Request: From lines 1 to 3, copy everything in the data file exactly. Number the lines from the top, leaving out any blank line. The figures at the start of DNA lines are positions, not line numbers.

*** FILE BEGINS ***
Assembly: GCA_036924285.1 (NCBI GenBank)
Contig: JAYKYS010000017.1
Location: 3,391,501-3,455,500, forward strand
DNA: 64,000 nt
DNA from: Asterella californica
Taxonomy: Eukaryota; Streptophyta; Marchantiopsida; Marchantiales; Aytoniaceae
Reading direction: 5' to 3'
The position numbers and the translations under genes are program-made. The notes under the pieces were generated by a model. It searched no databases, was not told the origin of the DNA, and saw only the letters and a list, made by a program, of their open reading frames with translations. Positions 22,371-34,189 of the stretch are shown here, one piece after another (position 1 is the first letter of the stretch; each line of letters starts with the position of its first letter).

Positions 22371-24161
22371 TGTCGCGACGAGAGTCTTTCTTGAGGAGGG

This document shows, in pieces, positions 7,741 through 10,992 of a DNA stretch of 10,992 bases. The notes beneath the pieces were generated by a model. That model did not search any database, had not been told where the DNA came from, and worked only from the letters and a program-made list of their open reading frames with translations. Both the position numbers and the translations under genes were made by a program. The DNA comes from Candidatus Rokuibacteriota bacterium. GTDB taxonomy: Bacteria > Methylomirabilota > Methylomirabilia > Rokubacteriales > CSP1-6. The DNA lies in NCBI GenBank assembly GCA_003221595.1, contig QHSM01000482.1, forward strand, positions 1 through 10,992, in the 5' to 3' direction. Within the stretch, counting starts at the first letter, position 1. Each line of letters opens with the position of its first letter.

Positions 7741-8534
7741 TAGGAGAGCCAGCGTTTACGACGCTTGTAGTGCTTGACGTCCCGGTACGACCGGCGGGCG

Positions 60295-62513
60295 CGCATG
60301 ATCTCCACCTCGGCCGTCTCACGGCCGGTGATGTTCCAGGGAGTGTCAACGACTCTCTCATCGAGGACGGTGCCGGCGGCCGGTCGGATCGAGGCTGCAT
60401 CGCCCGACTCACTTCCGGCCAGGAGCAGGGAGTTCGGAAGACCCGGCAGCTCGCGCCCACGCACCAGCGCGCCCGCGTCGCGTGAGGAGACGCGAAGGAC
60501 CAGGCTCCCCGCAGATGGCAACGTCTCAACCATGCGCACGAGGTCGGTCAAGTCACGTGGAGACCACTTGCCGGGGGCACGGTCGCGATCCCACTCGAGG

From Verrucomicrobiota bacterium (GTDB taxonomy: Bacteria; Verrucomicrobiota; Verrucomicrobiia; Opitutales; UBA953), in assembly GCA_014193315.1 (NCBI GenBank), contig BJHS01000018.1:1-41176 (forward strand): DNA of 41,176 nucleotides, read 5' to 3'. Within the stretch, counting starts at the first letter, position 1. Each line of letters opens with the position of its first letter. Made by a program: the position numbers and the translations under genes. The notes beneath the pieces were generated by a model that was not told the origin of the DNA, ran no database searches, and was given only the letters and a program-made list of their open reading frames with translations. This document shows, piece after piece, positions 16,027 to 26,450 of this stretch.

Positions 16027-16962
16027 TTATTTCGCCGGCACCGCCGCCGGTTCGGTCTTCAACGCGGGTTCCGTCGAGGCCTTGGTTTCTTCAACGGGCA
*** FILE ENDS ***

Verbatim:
Assembly: GCA_036924285.1 (NCBI GenBank)
Contig: JAYKYS010000017.1
Location: 3,391,501-3,455,500, forward strand